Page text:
The former Windies T20 World Cup-winning skipper had said that he along with Sri Lanka player Thisara Perera were subjected to 'Kalu' chants when they played for Sunrisers Hyderabad.
However, at that time, the player did not specify as to who used to direct these slurs at him, but now the player has released a video, saying he will message all those who called him with that word.
Sammy's stories were a reaction to an episode of the show "The Patriot Act" hosted by Indian American comedian Hasan Minhaj which spoke about racism
in Indian households.
"I have played all over the world and I have been loved by many people, I have embraced all dressing rooms where I have played, so I was listening to Hasan Minhaj as to how some of the people in his culture describe black people," Sammy said in a video posted on his Instagram account.
"This does not apply to all people, so after I found out a meaning of a certain word, I had said I was angry on finding out the meaning and it was degrading, instantly I remembered when I played for SunRisers Hyderabad, I was being called exactly the same word which is degrading to us black people," he added.
Sammy said that at the time when he was being called with the word, he didn't know the meaning, and his team-mates used to laugh every time after calling him by that name.
"I will be messaging those people, you guys know who you are, I must admit at that time when I was being called as that word I thought the word meant strong stallion or whatever it is, I did not know what it meant, every time I was called with that word, there was laughter at that moment, I thought teammates are laughing so it must be something funny," Sammy said.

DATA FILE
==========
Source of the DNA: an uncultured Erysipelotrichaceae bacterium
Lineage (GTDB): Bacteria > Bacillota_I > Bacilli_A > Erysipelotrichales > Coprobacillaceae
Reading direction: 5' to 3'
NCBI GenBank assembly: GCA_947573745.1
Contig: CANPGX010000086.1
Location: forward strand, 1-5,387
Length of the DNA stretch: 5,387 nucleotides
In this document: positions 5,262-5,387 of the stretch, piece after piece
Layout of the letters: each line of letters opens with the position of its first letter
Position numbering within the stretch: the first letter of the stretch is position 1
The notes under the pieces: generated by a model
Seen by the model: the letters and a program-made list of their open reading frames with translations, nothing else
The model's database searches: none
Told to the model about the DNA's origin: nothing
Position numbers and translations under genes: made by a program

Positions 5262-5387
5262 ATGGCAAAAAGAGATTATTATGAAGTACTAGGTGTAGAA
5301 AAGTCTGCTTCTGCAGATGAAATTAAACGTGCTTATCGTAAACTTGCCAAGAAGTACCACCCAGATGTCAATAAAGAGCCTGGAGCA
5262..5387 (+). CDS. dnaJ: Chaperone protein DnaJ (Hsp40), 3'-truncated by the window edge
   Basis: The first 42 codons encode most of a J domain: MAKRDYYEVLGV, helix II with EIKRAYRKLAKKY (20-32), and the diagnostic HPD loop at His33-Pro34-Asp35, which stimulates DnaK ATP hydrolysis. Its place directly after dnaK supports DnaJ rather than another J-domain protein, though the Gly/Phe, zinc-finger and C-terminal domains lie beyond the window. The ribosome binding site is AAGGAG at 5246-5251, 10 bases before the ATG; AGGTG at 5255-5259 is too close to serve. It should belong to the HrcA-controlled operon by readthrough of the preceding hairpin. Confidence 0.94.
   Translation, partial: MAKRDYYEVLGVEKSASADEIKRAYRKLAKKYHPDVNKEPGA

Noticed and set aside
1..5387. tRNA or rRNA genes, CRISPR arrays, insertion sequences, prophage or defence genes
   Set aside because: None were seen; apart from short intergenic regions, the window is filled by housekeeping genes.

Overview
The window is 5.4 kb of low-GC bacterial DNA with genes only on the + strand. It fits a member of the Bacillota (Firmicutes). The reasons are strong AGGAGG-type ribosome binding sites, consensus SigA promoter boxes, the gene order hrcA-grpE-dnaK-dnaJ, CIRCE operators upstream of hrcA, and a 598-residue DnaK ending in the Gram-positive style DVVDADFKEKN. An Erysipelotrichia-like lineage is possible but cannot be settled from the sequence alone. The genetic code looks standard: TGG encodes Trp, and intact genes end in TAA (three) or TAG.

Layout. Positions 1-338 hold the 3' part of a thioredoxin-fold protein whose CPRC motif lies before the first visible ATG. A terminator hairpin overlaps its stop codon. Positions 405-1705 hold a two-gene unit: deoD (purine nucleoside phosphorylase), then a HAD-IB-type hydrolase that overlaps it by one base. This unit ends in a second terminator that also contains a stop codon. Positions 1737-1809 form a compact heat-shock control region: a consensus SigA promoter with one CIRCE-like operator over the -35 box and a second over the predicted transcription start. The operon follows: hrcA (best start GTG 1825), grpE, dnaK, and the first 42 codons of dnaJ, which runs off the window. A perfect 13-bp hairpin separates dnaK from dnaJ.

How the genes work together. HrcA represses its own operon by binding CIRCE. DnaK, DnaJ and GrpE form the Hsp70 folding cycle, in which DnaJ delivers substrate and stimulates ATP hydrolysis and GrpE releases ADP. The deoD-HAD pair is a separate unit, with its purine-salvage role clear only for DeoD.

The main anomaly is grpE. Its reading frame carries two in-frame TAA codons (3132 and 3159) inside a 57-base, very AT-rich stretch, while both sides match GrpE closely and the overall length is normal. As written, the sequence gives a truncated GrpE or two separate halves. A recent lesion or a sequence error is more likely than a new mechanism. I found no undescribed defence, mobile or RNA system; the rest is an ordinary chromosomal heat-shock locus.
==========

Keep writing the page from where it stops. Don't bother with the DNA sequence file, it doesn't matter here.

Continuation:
"Now, I realise it was degrading, I will be texting you guys and I will ask you as to when you called me with that name, did you all mean it in any bad way or form? I have had great memories in all my dressing rooms, so all those who used to you call me with that word, think about it, let's have a conversation, if it was in a bad way then I would be really disappointed," he added.
The former Windies skipper has been a vocal supporter of the protests that are currently going on in the United States over the death of an African-American man named George Floyd.
Sammy had also made an appeal to the ICC and other cricket boards to support the fight against social injustice and racism.
Opening batsman Chris Gayle
had also condoled the demise of Floyd and had said that he too has been a victim of racism.
Here’s what ICC said on racism
The International Cricket Council
(ICC) on Friday expressed its solidarity against racism through a short video of the 2019 men's ODI World Cup final, which was won by England and said that "cricket is nothing without diversity".
The cricket's governing body posted a minute and 18-second long video on its official Twitter handle and captioned the post, "Without diversity, cricket is nothing. Without diversity, you don't get the full picture."
Without diversity, cricket is nothing.
Without diversity, you don't get the full picture. pic.twitter.com/kHfELJIJbt
— ICC (@ICC) June 5, 2020
The ICC used the excerpt from the World Cup 2019 final, which was decided on the last ball after both 50-over and super-over tied between England and New Zealand at Lord's.
In the video, Jofra Archer can be seen delivering the last ball of the tournament which handed the maiden title to England. Archer is a Barbadian-born who made his debut in May 2019 and got selected for England's World Cup squad.
He impressed the world with his fury pace in quadrennial tournament and the home Ashes.
Nelson Mandela once said,
“Sport has the power to change the world. It has the power to unite the world in a way that little else does.”
Wise words. @icc @LaureusSport pic.twitter.com/qHuphZ3gc3
— Sachin Tendulkar (@sachin_rt) June 6, 2020